My sister has arrived and is making beautiful flaky crusts for the sour cream-pumpkin and pecan pies as we speak. My husband is scoring red pearl onions, which I will simmer in port just as soon as I hit “post.” After the turkey trauma of the past 24 hours, I am finally feeling relaxed and good about dinner tomorrow (and I haven’t even started drinking yet!). Thanks in no small part to my TURKEY SAVIORS, who talked me off the ledge and taught me how to defrost a bird at the 11th hour. About an hour ago, I salted our 16-pound turkey with a heaping three tablespoons of kosher salt and a generous pinch of dried sage.
It is now peacefully resting in a bag in the fridge, where it will dry brine until it’s ready to roast tomorrow afternoon. What follows next is why this holiday is my favorite of the year. The mixing, the baking, the brining, the boiling, the simmering, the sautéing, staying up late and getting up early to cook. And now if you’ll pardon me, I’m off to do just that!
Yesterday afternoon I blew my stack. I’m not proud of this and I’m sorry, Dan at Heritage Foods USA, that you were on the receiving end. But here’s the thing. After pacing like a jungle cat all afternoon in anticipation of the arrival of my 12-14 lb heritage bird (which I’d ordered on August 3), the box arrived. And it was surprisingly light. Upon opening the box I wondered if my eyes weren’t playing tricks on me because the turkey was only slightly larger than the two pork chops that were also tucked inside the box.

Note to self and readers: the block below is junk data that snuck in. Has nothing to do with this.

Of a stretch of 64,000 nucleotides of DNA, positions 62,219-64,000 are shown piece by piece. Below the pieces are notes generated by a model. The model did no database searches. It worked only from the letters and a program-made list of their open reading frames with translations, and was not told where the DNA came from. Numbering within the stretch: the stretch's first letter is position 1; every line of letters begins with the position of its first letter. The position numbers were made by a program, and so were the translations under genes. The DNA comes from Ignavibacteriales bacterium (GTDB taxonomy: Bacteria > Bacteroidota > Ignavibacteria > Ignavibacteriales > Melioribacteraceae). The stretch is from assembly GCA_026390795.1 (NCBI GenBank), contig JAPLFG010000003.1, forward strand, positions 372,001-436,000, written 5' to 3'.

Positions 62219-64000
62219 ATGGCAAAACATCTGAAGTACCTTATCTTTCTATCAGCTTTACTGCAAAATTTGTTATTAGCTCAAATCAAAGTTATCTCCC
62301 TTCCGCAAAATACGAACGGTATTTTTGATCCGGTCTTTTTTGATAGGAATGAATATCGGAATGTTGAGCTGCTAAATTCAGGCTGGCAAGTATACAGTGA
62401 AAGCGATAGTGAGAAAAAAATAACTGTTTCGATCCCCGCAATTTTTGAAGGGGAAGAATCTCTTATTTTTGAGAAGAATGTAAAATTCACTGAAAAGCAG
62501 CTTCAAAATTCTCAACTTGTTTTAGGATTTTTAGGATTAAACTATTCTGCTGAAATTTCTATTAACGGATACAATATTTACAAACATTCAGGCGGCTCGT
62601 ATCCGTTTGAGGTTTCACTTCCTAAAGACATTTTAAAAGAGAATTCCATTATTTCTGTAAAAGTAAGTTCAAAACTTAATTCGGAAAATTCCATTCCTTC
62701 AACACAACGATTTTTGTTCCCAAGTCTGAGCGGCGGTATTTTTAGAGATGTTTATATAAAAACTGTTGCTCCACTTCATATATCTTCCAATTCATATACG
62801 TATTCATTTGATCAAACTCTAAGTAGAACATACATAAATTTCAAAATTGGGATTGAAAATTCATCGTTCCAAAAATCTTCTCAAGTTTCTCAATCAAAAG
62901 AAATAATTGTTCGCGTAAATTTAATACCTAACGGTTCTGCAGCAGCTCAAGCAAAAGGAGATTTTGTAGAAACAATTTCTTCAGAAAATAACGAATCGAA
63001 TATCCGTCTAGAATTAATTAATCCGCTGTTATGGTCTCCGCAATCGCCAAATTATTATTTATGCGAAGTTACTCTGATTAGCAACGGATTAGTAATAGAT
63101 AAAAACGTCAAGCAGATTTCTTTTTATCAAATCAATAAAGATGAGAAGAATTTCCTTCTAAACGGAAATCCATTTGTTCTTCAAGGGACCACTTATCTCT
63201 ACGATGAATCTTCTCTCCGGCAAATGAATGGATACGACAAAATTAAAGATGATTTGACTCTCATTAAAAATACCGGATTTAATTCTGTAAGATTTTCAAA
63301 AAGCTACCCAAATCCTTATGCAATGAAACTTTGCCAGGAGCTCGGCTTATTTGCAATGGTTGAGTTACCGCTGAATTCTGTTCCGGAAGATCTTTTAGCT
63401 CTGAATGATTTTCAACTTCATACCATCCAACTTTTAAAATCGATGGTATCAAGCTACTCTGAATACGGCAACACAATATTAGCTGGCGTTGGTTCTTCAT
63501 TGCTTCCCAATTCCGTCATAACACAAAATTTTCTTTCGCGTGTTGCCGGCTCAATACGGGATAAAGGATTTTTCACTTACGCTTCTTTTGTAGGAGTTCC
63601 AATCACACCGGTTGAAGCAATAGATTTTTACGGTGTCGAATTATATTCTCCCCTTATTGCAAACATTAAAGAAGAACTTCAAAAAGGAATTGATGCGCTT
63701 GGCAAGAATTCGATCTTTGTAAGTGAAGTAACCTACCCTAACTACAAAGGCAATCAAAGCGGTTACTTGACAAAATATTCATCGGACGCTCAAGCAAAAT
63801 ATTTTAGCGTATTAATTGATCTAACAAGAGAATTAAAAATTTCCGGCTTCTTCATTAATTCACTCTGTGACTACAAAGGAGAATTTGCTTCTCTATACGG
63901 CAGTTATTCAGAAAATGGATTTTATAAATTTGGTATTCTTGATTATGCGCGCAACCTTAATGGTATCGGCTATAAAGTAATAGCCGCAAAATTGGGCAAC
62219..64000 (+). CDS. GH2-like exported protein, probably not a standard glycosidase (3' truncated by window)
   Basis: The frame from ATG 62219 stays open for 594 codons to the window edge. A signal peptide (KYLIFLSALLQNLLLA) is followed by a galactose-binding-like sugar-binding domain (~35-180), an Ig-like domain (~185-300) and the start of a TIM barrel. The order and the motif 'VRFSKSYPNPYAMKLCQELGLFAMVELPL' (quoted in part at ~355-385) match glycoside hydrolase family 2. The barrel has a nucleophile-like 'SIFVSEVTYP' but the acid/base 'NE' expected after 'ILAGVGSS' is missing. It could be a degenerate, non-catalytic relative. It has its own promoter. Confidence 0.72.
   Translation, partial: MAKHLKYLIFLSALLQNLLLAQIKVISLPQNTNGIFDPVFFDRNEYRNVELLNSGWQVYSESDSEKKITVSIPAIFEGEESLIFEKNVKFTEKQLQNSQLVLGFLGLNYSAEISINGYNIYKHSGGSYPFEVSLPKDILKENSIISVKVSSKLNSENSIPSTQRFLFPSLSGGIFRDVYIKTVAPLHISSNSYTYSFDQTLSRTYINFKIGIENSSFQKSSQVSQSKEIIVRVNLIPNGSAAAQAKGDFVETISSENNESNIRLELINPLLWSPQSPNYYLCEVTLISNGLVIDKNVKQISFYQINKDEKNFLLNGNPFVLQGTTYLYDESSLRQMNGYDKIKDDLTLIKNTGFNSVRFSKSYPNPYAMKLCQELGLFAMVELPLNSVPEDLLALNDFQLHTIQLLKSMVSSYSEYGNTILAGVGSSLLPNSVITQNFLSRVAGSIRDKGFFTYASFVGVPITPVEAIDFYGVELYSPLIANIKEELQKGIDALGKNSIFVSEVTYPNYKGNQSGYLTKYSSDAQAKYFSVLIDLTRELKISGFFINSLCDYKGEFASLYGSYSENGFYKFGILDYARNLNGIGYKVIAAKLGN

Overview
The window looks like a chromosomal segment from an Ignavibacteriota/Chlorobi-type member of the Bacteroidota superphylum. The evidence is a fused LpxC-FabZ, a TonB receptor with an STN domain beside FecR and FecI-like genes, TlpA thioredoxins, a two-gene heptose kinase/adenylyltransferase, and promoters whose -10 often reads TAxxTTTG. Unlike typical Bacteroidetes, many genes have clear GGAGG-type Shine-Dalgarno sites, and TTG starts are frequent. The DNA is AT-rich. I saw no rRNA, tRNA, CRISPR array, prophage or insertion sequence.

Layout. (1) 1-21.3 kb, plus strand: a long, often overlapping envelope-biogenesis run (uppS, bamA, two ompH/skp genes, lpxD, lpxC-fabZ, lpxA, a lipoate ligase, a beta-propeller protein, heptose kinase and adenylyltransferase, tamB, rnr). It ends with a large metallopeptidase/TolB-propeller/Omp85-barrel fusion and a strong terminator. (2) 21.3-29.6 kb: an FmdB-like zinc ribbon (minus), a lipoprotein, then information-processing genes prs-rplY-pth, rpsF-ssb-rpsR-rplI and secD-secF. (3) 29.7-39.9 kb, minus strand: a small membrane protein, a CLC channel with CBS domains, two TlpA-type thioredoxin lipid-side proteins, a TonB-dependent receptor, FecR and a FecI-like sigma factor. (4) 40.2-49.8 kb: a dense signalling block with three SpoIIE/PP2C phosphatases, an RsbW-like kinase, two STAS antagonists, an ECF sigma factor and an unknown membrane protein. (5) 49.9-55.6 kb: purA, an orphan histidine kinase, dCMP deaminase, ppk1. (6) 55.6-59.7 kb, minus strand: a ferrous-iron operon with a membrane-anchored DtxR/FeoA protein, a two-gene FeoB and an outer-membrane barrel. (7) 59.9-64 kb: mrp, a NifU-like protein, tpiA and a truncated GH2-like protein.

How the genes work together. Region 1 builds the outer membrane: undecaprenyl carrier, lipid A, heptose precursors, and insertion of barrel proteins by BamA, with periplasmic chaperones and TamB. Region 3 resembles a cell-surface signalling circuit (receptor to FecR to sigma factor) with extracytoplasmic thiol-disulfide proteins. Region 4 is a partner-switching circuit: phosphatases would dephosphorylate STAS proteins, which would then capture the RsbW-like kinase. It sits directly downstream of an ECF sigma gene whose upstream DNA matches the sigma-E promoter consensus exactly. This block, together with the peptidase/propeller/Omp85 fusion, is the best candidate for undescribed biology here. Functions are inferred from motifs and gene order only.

And so, in a panic, I called Dan at Heritage Foods USA in Brooklyn, NY, who was able to get a bird on a truck to catch a redeye to Los Angeles for arrival this morning. The new bird is indeed here and, well, he’s a beaut. A 16 pounder. But I’m super bummed out because the bird is frozen and will have just one night of dry brining before 10 people gather at our table tomorrow night. (Thank god we are eating late.) So what do you do with a frozen 16-pound bird in order to get it on the table in 24 hours? I frantically texted the pros and here’s their sage advice: